Wednesday, May 22, 2024

Funding boost welcomed by Rural Support Trusts

Neal Wallace
Rolling sequence of extreme weather events have stretched resources.
Neil Bateup said storms and adverse weather since late frosts hit last October have touched virtually every area in the north of the country.
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A $2.4 million funding boost has been welcomed by Rural Support Trusts, which say they are being stretched by the successive adverse weather events that have hit the country since last October.

Of the $2.4m additional government funding, $1.9m is going to trusts based in the North Island to help deal with adverse weather events that began with late frosts hitting Bay of Plenty kiwifruit growers in October and continued with a series of storms since January.

The total package also includes $517,000 in baseline funding for Rural Support Trusts.

Rural Support Trust national chair Neil Bateup said trusts are busy but coping, helped by trusts in other regions taking some of the load.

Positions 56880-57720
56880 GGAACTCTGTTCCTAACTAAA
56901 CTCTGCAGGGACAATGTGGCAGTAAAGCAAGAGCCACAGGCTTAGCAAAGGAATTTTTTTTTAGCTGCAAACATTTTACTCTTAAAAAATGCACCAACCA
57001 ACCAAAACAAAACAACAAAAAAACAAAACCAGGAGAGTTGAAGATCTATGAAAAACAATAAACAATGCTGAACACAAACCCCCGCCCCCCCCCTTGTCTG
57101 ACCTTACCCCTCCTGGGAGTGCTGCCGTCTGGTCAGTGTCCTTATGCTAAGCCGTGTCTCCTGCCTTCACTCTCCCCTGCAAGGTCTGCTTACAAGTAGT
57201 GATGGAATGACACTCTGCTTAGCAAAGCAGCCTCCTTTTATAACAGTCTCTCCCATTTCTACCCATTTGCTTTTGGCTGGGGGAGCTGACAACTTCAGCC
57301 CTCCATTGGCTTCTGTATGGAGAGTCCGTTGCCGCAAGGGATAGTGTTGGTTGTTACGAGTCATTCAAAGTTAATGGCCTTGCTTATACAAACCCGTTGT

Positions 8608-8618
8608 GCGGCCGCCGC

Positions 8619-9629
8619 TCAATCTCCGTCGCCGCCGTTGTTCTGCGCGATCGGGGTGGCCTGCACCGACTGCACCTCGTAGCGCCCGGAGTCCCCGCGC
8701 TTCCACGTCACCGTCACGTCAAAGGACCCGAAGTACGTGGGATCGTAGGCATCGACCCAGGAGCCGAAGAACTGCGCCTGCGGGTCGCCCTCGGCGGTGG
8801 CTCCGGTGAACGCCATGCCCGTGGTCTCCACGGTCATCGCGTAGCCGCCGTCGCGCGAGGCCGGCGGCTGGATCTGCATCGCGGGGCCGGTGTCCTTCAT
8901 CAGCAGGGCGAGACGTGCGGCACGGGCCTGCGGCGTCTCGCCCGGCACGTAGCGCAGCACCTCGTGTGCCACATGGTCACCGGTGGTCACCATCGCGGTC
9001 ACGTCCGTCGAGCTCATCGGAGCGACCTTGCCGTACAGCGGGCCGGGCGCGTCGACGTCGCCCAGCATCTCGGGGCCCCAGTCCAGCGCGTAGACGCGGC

“Our teams are very busy. There is a lot of support required and pressure on farmers and growers,” he said.

The extra funding will be used to ensure trusts can provide help, hold events so farmers and growers can get away from their businesses, and recruit rural professionals and technical support to provide advice along with counselling support.  

Rural Communities Minister Kieran McAnulty said the network of 14 regional trusts provides free and confidential assistance to farmers and growers who are facing personal, financial, or climate-related challenges.

This is especially needed in the North Island where trusts in Northland, Waikato-Hauraki- Coromandel, East Coast Rural Support Trusts, and the organisation’s national council will receive a funding boost to cope with the extra demands.

“The funding will assist Rural Support Trusts to co-ordinate local recovery services, clean-up efforts, wellbeing events and extension workshops, and provide other specialised support.

“It will also include delivering regional recovery plans and providing one-on-one support and a mental health referral service for farmers and growers.”

Bateup said storms and adverse weather since late frosts hit last October have touched virtually every area of agriculture in the north of the country, impacting kumara, vegetables, kiwifruit, grapes, apples and livestock.

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